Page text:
Gatwick Airport to heat terminal with waste-derived fuel

By Erin Voegele | September 13, 2016

U.K.-based Gatwick Airport has announced it is partnering with DNL to dispose of category 1 waste onsite, converting it into renewable energy used to heat the north terminal of the airport.

According to Gatwick, category 1 forms of waste include food waste or anything mixed with it from international transport vehicles. This includes packaging, cups and meal trays. Disposal of the waste is governed by strict rules to protect against the potential spread of disease and infectious material. Until now, those rules have required the airport to send its category 1 waste offsite.

Beginning in November, a new GBP 3.8 million ($5.01 million) processing plant will safely dispose of category 1 waste onsite, along with all other organic waste generated by the airport. The waste feedstock will be converted into energy to power the new plant and neat the airport’s north terminal. The airport current treats 2,200 metric tons of category 1 waste pear year, with total waste generated at the airport estimated to be 10,500 metric tons annually. The new facility is expected to process approximately 10 metric tons of waste per day.

According to information released by the airport, the waste-to-energy system will blend low-grade un-recoverable wet food waste and organic food packaging to create a solid biomass fuel. Part of the fuel is consumed by the system, but the remaining fuel can be used in a variety of heating applications, including space heating and hot water. Gatwick is scheduled to install a biomass boiler on the airfield to provide the heat required by the new plant in September. A second biomass boiler is expected to be installed at the airport’s north terminal early next year.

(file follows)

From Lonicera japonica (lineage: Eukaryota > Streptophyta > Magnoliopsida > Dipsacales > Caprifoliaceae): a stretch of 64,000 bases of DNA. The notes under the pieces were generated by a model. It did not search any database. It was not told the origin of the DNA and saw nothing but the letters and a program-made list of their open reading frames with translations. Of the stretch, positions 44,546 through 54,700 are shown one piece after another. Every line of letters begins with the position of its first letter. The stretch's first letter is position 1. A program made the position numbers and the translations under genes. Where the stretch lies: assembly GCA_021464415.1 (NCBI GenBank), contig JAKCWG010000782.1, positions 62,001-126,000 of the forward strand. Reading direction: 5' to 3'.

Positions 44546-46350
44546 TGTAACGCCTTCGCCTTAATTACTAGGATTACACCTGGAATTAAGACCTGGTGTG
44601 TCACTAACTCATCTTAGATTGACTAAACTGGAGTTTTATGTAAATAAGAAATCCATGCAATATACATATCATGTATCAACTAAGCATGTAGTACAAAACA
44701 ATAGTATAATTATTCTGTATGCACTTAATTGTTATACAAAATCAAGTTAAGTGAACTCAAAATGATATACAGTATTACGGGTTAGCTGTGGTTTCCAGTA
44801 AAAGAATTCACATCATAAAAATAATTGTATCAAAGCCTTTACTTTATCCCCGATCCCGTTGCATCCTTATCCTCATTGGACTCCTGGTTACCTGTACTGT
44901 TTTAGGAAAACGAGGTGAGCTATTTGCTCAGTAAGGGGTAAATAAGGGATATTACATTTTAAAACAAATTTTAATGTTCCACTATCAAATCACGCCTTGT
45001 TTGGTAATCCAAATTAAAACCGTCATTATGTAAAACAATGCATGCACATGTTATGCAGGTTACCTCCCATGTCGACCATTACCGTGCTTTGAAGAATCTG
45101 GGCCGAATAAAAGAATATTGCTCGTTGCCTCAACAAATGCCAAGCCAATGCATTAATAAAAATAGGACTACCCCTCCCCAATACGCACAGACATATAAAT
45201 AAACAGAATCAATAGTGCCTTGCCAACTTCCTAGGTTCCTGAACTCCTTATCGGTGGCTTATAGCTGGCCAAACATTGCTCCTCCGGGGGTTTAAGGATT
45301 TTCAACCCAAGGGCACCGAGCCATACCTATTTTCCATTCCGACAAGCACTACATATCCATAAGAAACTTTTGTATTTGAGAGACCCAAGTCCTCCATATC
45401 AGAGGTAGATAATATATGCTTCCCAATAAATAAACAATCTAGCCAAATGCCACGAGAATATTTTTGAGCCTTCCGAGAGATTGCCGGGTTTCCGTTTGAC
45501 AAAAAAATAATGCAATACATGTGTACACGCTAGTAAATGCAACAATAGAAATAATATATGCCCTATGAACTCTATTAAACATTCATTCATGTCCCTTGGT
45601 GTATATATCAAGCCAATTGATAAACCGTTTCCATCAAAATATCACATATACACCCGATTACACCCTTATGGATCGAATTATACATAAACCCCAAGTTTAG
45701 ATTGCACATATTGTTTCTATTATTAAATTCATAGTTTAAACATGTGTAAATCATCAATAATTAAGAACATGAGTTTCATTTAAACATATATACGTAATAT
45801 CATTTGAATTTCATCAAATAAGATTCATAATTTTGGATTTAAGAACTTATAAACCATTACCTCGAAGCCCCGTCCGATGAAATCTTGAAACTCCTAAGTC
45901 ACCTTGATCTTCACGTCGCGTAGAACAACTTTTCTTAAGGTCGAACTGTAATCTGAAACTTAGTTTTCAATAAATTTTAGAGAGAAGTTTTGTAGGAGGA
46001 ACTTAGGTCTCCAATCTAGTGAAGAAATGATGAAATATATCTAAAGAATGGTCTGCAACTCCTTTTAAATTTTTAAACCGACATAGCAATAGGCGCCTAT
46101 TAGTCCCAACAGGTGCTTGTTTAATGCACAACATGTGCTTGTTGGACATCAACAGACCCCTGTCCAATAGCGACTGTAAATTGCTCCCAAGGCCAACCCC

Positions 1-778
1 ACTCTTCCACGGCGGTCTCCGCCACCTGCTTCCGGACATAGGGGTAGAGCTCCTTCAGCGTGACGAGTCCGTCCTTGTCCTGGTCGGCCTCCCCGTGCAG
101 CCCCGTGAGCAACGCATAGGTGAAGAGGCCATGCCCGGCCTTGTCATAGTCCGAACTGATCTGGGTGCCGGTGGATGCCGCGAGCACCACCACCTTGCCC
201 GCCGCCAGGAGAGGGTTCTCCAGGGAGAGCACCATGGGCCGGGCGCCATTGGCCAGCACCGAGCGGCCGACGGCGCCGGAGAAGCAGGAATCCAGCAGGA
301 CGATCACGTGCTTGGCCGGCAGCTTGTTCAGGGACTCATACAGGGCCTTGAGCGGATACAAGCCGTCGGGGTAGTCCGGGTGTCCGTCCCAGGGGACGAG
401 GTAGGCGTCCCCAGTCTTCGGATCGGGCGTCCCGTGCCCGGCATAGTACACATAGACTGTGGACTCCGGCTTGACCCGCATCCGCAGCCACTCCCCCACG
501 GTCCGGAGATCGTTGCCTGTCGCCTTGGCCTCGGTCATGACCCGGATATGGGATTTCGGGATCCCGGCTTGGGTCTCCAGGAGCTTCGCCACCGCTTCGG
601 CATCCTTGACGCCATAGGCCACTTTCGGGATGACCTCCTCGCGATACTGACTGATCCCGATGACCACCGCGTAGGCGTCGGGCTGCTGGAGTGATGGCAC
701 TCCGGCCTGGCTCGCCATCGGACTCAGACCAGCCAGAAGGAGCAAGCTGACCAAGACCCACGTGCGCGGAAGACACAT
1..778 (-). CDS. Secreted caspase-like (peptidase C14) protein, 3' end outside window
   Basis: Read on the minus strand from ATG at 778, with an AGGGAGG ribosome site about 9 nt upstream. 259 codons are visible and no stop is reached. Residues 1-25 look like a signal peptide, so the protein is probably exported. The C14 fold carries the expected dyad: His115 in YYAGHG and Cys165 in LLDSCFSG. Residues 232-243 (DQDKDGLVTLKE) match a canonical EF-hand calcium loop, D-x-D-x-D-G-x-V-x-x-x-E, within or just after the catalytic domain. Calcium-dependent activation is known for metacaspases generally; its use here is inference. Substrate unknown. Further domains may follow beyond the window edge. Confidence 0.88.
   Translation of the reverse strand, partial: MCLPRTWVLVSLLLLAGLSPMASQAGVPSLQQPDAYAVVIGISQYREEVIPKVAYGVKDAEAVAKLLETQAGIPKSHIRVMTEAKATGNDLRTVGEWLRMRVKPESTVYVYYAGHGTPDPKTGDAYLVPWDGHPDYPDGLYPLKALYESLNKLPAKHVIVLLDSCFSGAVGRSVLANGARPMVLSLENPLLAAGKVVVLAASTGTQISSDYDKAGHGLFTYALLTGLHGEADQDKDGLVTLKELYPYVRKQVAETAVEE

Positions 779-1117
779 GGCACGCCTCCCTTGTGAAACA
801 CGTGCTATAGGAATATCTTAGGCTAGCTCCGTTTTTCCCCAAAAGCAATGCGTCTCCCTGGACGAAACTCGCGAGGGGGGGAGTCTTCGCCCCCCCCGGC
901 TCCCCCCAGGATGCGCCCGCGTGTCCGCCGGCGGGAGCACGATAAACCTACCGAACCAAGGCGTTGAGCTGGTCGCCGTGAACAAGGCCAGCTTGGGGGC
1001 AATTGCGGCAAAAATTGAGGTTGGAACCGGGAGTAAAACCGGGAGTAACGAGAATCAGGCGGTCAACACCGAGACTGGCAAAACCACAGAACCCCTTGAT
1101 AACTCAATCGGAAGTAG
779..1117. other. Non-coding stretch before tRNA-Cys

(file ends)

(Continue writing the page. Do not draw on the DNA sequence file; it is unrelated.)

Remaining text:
“Handling waste is a challenge for all airports, but Gatwick’s new World-beating facility converts a waste problem into a green energy source,” said Stewart Wingate, Gatwick CEO. “We expect others to follow Gatwick’s lead as we realize our ambition to become the U.K.’s most sustainable airport.  Already we are one of only a handful of organizations in the country to achieve a triple series of Carbon Trust Standard awards, and more important environmental initiatives will follow soon.”

“We have worked closely with Gatwick Airport over the past decade and are delighted to build our relationship further by implementing an innovative waste management and recycling system. This will not only improve efficiency but will help to accelerate the airport's progress, enabling it to meet its 2020 sustainability targets three years early,” said Paul Richardson, managing director of specialist services at DHL Supply Chain U.K. and Ireland. "We will work closely with Gatwick Airport to integrate new technologies such as our Biomass Waste to Energy System into the supply chain, enhancing energy production and ensuring a sustainable platform to support future expansion for the airport.”